On the Hunt: Finding the Perfect NYC Apartment

Writing this from the comfort of my cozy Upper East Side studio, it’s safe to say I scored a true New York gem. If you’re planning to make your move to the big apple any time soon, be well prepared for people to question your sanity for enduring the quick turnover rates, questionable building codes and less than appealing prices. All of which are very real struggles, but don’t let that deter you from making your home in this incredible, inspirational and never dull city.

 

 

 

 

If you’re looking to sign your own lease: Apartment Finder, Naked Apartments and Streeteasy will become more frequented apps than Instagram—seriously. There’s many more, but I loved these three the most due to their broker reviews, to-the-minute updates and insights on listings outside of the basics. I used these to find apartments and connect with brokers. You’re able to choose fee/no fee, specific neighborhoods and even access prior history on the unit you’re planning to view which was incredibly helpful.

  • Do your research: What’s the norm for the time of year you’re moving? How many agents are working on the property? Will you need a guarantor? Do you have a proof of employment letter ready to go?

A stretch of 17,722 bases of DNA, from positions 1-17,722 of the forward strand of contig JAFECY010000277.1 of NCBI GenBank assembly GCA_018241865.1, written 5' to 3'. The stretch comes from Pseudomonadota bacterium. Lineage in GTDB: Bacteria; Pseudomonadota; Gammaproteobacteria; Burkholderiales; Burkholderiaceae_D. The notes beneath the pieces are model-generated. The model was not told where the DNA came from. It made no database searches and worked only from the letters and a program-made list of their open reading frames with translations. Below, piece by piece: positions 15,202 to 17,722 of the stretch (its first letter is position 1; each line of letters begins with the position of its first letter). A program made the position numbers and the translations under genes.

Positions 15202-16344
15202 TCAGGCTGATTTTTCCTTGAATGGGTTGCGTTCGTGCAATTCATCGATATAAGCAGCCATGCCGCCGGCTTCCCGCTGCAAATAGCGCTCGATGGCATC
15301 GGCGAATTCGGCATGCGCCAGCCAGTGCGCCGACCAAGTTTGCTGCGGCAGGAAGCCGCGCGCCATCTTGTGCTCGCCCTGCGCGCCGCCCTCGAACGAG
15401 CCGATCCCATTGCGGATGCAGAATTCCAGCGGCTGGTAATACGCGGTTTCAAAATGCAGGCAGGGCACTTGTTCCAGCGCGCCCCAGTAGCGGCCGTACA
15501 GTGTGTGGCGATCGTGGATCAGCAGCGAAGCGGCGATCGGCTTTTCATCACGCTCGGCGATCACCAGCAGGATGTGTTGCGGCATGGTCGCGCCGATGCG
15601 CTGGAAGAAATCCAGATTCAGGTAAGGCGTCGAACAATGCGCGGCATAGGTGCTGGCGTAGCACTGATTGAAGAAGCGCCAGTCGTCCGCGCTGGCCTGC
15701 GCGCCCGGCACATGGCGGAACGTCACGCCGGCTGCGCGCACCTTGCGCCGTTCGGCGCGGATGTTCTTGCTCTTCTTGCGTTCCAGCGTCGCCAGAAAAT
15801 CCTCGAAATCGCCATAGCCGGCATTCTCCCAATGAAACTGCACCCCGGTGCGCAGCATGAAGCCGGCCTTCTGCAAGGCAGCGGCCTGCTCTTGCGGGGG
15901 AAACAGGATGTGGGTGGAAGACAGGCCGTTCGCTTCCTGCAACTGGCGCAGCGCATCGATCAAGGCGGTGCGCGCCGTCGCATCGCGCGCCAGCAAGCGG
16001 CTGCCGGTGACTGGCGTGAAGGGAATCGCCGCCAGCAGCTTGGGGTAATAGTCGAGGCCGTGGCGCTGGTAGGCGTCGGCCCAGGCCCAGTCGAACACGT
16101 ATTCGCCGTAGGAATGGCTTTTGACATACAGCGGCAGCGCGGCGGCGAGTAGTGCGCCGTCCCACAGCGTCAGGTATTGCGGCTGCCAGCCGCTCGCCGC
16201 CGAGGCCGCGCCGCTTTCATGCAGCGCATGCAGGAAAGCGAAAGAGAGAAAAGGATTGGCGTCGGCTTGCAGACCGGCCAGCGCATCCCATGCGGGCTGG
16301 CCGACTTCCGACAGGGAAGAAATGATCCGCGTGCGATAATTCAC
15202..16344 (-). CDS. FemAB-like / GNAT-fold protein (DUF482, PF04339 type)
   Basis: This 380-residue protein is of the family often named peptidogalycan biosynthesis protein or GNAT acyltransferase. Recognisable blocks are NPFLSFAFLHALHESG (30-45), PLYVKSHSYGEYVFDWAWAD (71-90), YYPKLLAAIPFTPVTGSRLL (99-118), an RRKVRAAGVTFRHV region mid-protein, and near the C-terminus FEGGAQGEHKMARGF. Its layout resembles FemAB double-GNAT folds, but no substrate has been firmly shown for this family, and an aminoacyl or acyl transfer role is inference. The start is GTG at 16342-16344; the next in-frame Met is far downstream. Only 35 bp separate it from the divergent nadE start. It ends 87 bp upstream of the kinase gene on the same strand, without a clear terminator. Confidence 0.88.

• Be prepared to drop on-the-spot “good faith” fees: Especially in the summer, if you love a place or if it’s an absolute gem, you’ll need to take it off the market immediately. Be prepared to run to an ATM or have a few hundred to thousand on hand to ensure the unit will be yours before someone else swoops in. Often times, if you take the rest of the day to think about it, your apartment will be gone the next morning.

  • Don’t be afraid to negotiate: Offer to pay months in advance, set a higher good faith fee, haggle the price depending on the time of year, etc…

If you’re looking for roommates/sublets: Social media is a fantastic tool for connecting with other people in the same situation as you. Whether you end up as roommates or great friends, it’s worth exploring all your resources. I highly recommend Gypsy Housing on Facebook, along with other similar groups, to form those connections. There’s also a plethora of sublet/roommates seeking sites, like Roomster, Flip and even Craigslist, which are great for quick moves.

  • Bring out those social media stalking skills (it’s okay, we all have them) and be wary of scams: If it seems too good to be true, it 100% is.

  • Make sure your timing matches up: lease start/end dates can be tricky to work out amongst groups of people and can catalyst issues in your agenda

  • Pay attention to the details (fees, guarantors, deadlines, paperwork, etc.) to make sure you're all on the same page